When Your Child Sustains a Brain Injury at Birth
When a child sustains a brain injury at birth, it’s a tragic event that disrupts the child’s and new parents’ lives in ways none of them can predict. In the absence of a prenatal diagnosis that warns of potential complications, parents rarely anticipate bringing home a newborn who will have to cope with a lifetime of pain and profound disabilities. Unfortunately, that’s what happens when medical negligence causes a pediatric brain injury.
A brain injury at birth is a tragic blow for families expecting a healthy child. Families who know about their child’s potential deficits ahead of time can make plans for managing care issues and disabilities. In stark contrast, birth injuries allow no time for new parents to make emotional adjustments or practical preparations.
When a physician’s negligence derails your child’s future, your family will likely need supportive resources and help with protecting your legal rights. While you may not wish to think of your child’s injury in terms of financial compensation, you will also probably require financial assistance for a lifetime of medical bills, services, and unexpected costs. A Tampa Bay childbirth injury attorney can help protect your rights and helps you recover the compensation you need and deserve. These things might not seem important when coping with a disability is a new experience, but financial resources will help you handle your new life of medical and financial challenges. For more information, contact the experienced and compassionate childbirth injury attorneys at Dolman Law Group today at (727) 451-6900.
Why Do Brain Injuries Occur at Birth?
The simple answer to this question is human error. But, anyone who has suffered through an injury to an infant knows nothing about that tragedy seems “simple.” Although childbirth has overall become far safer for mother and child over the years, constant changes and updates in technology and birthing techniques do not always reap immediate benefits. In the short term, reliance on new devices and interventions may complicate more than they help.
For example, digital monitors reduce the need for human monitors, which can save money but also risk tragic errors when monitors fail or hospital staff experience information overload and fail to recognize a critical condition. Vacuum extractors used during difficult deliveries reduce reliance on necessary surgical interventions, which is a net benefit, but these devices can also harm an infant if used incorrectly. Anesthesia reduces a mother’s pain and natural discomfort, but drugs may have unintended and unexpected side effects on mother and child. In short, although technical and technological “progress” in obstetric medicine represents a positive and necessary evolution, it can also increase the opportunity for human error along the way.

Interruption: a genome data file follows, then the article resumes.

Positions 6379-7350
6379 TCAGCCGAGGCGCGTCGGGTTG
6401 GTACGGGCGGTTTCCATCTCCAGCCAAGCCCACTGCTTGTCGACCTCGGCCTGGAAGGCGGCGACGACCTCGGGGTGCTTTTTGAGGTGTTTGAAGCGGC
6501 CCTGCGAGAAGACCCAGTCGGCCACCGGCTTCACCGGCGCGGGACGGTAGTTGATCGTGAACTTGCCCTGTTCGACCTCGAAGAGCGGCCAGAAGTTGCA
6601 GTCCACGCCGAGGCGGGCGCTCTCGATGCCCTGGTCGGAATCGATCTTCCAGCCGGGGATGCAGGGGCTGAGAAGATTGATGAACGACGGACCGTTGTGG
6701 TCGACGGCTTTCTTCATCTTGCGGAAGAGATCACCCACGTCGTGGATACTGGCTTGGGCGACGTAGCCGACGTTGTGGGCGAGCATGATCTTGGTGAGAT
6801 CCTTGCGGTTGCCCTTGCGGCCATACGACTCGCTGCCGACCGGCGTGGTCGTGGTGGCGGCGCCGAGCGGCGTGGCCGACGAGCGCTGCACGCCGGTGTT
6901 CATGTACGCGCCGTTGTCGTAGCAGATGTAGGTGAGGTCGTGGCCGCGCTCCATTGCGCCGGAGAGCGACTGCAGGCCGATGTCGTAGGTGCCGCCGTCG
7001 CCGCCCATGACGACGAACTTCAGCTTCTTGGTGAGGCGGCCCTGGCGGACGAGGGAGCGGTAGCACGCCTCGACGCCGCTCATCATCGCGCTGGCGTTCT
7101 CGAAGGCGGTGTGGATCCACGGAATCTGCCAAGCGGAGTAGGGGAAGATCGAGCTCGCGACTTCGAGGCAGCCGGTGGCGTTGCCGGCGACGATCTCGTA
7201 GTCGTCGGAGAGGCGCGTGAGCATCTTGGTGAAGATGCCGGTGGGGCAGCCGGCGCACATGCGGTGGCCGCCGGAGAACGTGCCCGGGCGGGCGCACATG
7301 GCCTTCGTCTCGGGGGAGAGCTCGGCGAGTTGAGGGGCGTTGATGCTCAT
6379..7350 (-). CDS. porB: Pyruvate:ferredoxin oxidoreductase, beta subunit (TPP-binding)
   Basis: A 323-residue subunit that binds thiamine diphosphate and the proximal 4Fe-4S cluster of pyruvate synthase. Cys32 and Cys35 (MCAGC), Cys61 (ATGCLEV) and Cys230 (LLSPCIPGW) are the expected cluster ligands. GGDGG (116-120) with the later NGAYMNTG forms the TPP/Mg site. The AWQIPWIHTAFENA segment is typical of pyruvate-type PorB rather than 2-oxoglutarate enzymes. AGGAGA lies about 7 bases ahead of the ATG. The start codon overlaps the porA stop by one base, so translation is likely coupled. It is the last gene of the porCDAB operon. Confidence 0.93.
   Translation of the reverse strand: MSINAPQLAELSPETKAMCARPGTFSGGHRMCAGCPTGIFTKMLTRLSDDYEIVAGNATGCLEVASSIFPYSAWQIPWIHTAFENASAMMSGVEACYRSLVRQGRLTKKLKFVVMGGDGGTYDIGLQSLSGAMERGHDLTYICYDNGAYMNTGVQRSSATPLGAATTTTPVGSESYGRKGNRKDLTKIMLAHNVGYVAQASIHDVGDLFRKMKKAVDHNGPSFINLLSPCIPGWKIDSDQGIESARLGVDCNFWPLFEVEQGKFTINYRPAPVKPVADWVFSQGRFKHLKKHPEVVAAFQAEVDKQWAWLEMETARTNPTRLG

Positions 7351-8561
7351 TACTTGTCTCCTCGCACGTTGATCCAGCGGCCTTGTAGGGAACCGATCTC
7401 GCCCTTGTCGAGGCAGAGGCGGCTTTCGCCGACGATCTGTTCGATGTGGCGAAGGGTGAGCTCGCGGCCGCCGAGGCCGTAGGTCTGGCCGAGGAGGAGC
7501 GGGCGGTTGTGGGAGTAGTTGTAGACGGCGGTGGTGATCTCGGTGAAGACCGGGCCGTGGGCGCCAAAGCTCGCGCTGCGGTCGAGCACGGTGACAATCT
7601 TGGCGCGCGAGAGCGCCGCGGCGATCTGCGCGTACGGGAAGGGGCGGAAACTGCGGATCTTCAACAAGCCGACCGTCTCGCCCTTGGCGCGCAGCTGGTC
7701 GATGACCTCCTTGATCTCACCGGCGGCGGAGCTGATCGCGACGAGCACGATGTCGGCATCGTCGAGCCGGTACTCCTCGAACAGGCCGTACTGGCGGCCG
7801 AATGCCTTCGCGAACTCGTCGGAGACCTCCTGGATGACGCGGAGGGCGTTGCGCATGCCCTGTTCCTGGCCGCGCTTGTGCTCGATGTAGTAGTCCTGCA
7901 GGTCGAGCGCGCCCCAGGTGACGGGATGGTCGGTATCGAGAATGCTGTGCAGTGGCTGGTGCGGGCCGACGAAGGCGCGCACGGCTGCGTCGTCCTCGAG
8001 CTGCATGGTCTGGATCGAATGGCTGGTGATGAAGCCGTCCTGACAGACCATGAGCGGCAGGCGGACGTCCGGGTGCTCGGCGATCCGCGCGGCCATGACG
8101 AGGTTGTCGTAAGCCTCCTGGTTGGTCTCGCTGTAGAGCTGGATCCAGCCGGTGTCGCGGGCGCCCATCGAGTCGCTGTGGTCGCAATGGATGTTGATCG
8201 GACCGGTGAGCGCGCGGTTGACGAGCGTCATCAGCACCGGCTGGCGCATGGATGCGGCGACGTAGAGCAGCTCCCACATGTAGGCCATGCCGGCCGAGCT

Human error causes birth injuries, and to be clear, birth injuries are not the same as birth defects. Birth injuries don’t occur genetically or spontaneously. They happen before, during, or after childbirth because a medical professional committed a negligent act or didn’t provide a required standard of care. Unfortunately, medical negligence is often difficult to prove. Childbirth is exceedingly common (obviously), and most medical facilities use the same techniques and devices for every case, creating an appearance of standardized care that can mask human errors and omissions.
For example, hospitals have increasingly shunned 100 percent visual monitoring of fetus and pregnant mother, opting instead for reliance on digital readouts that can alert a medical team to fetal and maternal distress. Medical professionals use forceps and vacuum delivery devices when they deem them necessary. They administer strong anesthesia which diminishes pain to an extent that mothers have no measure for monitoring their own distress. When hospitals use these devices and techniques for every delivery, it can hide the inappropriateness of using them in specific cases. Life-altering tragedies and injuries to newborns have occurred when medical professionals:
- used vacuum extraction devices when surgery might have been a more reasonable option;
- relied on digital monitors instead of putting a set of eyes on their pregnant patients; and
- exercised poor judgment during labor and delivery.
Labor and delivery can be a long process. Medical professionals have multiple opportunities to identify and prevent adverse conditions from advancing. The following active and passive human failures can allow and promote brain injuries to children at birth:
- Inappropriate delivery procedures
- Failure to monitor anesthesia complications
- Inadequate fetal heartbeat and maternal monitoring
- Inappropriate forceps delivery